Since its inception, there has been considerable discussion and disagreement as to whether EMTALA applies to inpatients. This ambiguity is easy to understand upon a cursory examination of the operative provisions of the statute (detailed in other sections on

  • The “screening” subsection of the statute, subsection (a), is applicable to “any individual” who “comes to the emergency department” of an eligible hospital seeking treatment of a medical condition;
  • The “stabilization” subsection, subsection (b), is applicable to “any individual” who “comes to a hospital and the hospital determines that the individual has an emergency medical condition”;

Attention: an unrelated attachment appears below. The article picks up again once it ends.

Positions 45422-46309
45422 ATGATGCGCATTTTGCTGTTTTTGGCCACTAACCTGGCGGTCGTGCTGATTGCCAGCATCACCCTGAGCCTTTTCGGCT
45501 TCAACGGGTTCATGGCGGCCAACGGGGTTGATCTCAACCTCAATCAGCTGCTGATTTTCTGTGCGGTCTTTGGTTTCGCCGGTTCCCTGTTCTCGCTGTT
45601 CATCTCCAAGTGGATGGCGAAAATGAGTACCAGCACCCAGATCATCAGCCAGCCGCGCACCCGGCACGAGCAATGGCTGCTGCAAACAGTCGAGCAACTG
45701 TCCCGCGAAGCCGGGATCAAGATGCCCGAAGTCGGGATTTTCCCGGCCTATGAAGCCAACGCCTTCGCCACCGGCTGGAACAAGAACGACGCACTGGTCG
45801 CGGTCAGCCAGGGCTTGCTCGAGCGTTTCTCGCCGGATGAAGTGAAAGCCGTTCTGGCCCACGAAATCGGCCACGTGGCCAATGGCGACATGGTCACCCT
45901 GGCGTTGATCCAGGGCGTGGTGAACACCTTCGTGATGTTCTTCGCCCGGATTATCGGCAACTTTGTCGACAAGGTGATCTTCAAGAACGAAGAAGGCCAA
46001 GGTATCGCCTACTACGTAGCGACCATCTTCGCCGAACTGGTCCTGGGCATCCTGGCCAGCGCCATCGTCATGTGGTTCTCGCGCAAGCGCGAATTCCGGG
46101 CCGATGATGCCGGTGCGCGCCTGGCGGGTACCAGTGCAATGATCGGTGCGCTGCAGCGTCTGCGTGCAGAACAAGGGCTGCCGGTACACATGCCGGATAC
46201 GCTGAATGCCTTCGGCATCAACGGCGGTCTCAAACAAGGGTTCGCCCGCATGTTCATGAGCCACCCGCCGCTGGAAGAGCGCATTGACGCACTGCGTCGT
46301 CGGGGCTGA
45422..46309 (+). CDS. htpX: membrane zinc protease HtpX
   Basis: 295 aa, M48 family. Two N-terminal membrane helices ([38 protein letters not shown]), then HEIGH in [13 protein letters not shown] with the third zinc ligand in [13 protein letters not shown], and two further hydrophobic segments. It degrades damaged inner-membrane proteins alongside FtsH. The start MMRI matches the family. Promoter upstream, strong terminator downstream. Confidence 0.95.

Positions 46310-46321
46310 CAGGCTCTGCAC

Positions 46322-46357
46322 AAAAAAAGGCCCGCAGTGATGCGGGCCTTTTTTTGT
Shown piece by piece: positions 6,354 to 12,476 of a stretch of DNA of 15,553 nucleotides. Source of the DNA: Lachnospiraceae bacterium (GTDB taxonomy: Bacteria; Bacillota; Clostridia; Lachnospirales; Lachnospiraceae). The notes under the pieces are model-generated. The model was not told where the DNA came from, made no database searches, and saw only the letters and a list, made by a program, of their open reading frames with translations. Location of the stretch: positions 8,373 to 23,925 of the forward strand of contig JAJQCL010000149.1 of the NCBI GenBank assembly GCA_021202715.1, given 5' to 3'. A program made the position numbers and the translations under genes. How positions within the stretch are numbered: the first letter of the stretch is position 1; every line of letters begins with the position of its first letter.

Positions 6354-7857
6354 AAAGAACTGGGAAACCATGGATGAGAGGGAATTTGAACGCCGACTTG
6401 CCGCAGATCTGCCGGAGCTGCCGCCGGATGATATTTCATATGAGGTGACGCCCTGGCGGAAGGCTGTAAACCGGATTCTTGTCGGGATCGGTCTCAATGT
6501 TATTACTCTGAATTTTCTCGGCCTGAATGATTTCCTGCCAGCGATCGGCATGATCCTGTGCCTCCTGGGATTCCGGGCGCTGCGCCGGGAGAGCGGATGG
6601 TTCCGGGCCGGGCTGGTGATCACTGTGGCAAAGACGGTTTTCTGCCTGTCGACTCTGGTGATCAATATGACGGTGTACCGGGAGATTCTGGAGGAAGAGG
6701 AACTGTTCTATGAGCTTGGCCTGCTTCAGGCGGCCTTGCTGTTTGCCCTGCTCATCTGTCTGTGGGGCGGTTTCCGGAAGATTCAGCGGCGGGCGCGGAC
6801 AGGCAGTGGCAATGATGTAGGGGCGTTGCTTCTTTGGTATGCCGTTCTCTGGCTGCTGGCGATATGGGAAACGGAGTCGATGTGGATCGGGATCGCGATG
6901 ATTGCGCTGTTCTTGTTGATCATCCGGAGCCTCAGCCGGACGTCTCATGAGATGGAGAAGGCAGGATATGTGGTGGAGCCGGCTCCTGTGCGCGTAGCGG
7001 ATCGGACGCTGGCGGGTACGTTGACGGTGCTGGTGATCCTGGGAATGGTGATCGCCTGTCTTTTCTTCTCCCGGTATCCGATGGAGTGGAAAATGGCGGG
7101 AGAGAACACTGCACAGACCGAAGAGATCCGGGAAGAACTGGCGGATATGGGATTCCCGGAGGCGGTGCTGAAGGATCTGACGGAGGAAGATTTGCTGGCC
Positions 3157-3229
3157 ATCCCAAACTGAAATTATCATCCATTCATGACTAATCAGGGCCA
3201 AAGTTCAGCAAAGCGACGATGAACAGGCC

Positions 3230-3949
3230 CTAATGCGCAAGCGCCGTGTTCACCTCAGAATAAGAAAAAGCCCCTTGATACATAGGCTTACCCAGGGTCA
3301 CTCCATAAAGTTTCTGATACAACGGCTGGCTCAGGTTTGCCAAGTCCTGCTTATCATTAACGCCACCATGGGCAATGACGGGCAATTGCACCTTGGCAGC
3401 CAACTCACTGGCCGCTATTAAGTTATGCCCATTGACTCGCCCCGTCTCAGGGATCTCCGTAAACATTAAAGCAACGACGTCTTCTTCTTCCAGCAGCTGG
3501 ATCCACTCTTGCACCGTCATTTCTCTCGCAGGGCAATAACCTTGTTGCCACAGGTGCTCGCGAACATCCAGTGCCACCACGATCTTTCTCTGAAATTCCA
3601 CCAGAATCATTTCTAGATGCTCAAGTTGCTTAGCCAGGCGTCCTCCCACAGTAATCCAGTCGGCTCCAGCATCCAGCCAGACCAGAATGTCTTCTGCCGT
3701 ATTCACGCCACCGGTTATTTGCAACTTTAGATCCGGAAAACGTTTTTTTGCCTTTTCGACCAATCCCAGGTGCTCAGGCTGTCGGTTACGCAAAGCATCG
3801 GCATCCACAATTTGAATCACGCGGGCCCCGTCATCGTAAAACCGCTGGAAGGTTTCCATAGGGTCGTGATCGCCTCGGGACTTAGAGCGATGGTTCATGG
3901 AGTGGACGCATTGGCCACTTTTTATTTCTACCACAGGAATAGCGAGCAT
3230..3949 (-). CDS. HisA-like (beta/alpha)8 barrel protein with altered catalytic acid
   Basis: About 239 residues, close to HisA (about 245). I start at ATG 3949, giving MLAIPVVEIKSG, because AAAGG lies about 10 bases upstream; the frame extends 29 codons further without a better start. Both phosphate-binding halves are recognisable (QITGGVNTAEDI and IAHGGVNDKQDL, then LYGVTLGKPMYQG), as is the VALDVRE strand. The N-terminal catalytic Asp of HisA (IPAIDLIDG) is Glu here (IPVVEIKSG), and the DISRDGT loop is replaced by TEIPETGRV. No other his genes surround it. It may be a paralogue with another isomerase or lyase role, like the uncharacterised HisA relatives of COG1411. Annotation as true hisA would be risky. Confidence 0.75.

• Finally, the “restriction on transfers” provision, subsection (c), is applicable to “any individual at a hospital” and who has an emergency medical condition that has not been stabilized.

As can quickly be seen, Congress did not use consistent language to define the classes of individuals for whose protection EMTALA applies. Furthermore, none of these key terms are defined by the statute.